The prosecution history further supports the district court's construction. On August 9, 1995, the application that issued as the '433 patent was filed. In a February 7, 1996 Office Action, the Examiner, inter alia, rejected claim 1 under 35 U.S.C. § 103(a) as being unpatentable over U.S. Patent No. 5,469,157 to Carpenter et al. in view of U.S. Patent No. 1,198,734 to Ludescher. In a May 6, 1996 Response ("Response"), Terlep amended claim 1 to add, inter alia, "a clear plastic tubular holder." Response at 1. Terlep distinguished the claimed invention from the prior art stating that the prior art disclosed rotating LEDs and LEDs having a top "flattened and ... side surface(s) ... sandblasted or otherwise roughened to diffuse the light output," whereas the "subject invention did not use any `flattened' tops and/or `sandblasted or roughened' sides." Response at 5. Because the "clear plastic tubular holder" limitation helped distinguish the prior art from the claimed invention, the prosecution history supports construing the term "clear" to exclude plastic holders that are translucent or otherwise diffuse the light emitted from the LED. See Seachange Int'l, Inc. v. C-COR Inc., 413 F.3d 1361, 1372-73 (Fed. Cir. 2005) ("Where an applicant argues that a claim possesses a feature that the prior art does not possess in order to overcome a prior art rejection, the argument may serve to narrow the scope of otherwise broad claim language.").

In construing the claims, the parties have cited several dictionaries. District courts are authorized "to rely on extrinsic evidence, which consists of all evidence external to the patent and prosecution history, including ... dictionaries" as one of many claim construction tools. Phillips, 415 F.3d at 1317 (internal citations omitted). The dictionary defines "clear" as "giving free passage to light or to the sight: easily seen through: not cloudy, turbid, or opaque." Webster's Third Int'l Dictionary 419 (1993). This definition lists "transparent" and "translucent" as synonyms. The definition also sets forth an express distinction between transparent and translucent: "transparent stresses complete absence of obstruction to vision" and "translucent applies to that which permits passage of light but bars clear and complete vision." Id. The distinction between these synonyms cannot be ignored. See Int'l Rectifier Corp. v. IXYS Corp., 361 F.3d 1363, 1374 (2004) (holding that it was improper for the district court to adopt a definition that was attributed to a synonym of the disputed term while disregarding the distinction set forth in the usage note). Moreover, the distinction mirrors the distinction reflected in the written description and prosecution history between the unobstructed passage of light of the holder of the patented invention and the prior art structures that diffuse light. Here, the district court "attached appropriate weight" to the dictionary definitions in the context of the intrinsic evidence in reaching its construction of the claim term "clear." Phillips, 415 F.3d at 1324.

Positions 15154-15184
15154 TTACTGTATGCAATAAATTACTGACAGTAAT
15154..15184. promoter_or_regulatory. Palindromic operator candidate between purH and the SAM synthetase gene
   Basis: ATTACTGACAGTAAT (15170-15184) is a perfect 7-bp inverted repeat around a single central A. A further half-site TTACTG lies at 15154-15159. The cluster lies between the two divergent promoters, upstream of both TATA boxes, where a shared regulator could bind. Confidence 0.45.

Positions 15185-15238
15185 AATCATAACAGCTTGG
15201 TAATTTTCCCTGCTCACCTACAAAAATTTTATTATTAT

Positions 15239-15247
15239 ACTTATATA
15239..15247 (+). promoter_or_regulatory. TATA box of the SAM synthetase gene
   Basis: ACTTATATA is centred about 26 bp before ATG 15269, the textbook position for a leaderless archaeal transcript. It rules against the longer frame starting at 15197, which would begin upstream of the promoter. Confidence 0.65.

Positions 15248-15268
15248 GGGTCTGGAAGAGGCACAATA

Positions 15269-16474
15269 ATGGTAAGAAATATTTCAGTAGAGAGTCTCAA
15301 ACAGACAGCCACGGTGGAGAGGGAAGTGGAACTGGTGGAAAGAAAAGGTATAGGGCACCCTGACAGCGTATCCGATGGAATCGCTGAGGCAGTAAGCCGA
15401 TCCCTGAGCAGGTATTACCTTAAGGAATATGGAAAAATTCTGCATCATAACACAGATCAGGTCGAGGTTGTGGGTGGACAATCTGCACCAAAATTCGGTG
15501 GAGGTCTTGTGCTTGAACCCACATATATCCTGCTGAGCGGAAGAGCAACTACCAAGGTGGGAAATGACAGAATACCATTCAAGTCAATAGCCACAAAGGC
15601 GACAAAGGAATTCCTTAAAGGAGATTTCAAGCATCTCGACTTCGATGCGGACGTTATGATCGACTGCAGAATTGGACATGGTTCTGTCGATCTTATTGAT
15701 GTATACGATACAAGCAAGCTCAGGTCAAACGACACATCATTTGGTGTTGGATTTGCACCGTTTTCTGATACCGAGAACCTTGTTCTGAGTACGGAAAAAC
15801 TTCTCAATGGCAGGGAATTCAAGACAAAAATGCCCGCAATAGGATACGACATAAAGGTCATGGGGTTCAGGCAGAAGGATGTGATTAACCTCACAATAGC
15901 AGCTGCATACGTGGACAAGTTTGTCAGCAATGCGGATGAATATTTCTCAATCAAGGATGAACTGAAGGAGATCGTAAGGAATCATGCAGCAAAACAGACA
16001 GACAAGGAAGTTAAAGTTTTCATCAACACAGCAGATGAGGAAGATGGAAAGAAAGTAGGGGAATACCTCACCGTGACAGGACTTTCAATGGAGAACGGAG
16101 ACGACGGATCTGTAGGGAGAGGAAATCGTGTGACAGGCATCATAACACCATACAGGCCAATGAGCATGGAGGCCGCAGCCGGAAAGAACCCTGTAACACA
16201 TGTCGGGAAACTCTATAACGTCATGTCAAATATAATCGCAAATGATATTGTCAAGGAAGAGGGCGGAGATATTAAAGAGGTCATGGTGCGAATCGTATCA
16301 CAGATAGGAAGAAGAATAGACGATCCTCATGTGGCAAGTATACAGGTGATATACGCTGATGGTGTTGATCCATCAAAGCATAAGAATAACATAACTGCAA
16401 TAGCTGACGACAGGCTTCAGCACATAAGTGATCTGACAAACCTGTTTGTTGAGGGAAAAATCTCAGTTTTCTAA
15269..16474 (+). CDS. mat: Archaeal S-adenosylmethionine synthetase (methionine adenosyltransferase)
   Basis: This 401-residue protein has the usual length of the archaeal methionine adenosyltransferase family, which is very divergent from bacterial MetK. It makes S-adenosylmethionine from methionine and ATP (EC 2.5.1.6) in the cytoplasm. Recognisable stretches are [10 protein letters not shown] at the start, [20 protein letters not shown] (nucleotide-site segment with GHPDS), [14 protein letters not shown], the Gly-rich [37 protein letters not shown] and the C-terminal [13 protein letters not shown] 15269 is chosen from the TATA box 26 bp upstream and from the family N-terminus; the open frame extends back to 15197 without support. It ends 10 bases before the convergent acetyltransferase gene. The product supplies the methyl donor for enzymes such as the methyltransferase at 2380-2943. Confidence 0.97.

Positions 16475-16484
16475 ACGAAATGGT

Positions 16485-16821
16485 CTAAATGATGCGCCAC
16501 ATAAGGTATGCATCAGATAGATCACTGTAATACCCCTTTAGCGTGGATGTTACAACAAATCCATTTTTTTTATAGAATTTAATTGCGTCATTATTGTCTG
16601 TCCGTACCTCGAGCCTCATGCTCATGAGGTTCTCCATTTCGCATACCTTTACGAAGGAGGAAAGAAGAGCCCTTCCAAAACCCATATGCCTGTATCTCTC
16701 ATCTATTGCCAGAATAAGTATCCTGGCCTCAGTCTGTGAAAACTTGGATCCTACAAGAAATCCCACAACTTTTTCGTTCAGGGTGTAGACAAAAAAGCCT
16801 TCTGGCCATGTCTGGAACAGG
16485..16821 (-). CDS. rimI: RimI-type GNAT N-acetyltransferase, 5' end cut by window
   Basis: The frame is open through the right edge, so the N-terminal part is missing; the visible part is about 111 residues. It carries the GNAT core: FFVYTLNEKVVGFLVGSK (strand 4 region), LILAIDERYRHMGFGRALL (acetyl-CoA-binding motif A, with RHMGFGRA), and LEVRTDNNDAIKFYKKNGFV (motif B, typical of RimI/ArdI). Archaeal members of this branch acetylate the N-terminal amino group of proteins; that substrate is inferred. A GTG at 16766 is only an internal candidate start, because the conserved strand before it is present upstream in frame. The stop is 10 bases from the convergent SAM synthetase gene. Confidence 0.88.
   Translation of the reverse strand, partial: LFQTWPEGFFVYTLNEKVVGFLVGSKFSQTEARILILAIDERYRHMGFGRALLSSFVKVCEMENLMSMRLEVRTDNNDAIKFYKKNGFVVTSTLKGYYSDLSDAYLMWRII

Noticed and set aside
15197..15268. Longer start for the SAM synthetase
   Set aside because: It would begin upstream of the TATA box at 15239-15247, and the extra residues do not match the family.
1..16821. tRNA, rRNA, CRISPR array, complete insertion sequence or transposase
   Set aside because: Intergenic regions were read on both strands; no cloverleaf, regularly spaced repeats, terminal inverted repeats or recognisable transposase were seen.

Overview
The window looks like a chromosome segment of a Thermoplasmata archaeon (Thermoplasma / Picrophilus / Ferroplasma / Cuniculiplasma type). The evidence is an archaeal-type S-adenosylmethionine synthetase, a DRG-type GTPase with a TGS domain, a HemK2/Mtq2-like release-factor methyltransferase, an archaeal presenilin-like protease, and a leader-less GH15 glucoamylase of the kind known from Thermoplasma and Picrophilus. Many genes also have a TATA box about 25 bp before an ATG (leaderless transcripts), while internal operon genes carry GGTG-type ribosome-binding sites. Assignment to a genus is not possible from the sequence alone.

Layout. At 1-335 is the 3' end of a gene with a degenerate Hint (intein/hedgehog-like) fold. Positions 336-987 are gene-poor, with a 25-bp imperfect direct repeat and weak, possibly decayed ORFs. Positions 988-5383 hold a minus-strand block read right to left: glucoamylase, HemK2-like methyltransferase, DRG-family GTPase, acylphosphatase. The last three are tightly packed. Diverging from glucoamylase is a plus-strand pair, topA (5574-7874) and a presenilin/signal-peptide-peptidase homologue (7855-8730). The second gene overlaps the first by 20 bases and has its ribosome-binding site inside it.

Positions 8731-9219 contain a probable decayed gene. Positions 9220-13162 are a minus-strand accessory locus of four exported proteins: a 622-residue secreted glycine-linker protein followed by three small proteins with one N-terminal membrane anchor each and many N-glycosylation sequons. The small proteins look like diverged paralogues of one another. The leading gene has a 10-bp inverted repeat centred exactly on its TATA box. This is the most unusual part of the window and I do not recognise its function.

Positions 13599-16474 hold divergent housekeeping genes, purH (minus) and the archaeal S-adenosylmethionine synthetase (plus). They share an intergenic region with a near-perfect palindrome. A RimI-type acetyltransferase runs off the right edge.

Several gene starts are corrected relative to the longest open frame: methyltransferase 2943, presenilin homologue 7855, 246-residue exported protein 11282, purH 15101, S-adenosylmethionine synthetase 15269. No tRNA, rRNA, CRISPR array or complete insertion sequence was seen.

Finally, Terlep argues that to define "clear" so as to exclude "translucent" is to import a functional limitation into the claim. Terlep asserts that "clear plastic tubular holder" is merely a structural limitation and that the district court erred in importing a functional limitation into a structural term. However, Terlep fails to recognize that the construction properly adopted by the district court merely assigned meaning to the claim term "clear" and did not impermissibly import a functional limitation. Merck & Co. v. Teva Pharms. USA, Inc., 395 F.3d 1364, 1372 (Fed. Cir. 2005) ("A claim construction that gives meaning to all the terms of the claim is preferred over one that does not do so.").

We conclude that the district court correctly construed the term "clear" to mean "transparent or having the property of transmitting light without appreciable scattering so that bodies lying beyond are seen clearly," and that nothing in the claims or the written description warranted giving the term "clear" an expansive meaning that would cover "translucent" holders. Because Terlep's "translucent" argument is without merit, we need not consider Brinkmann's additional argument of waiver.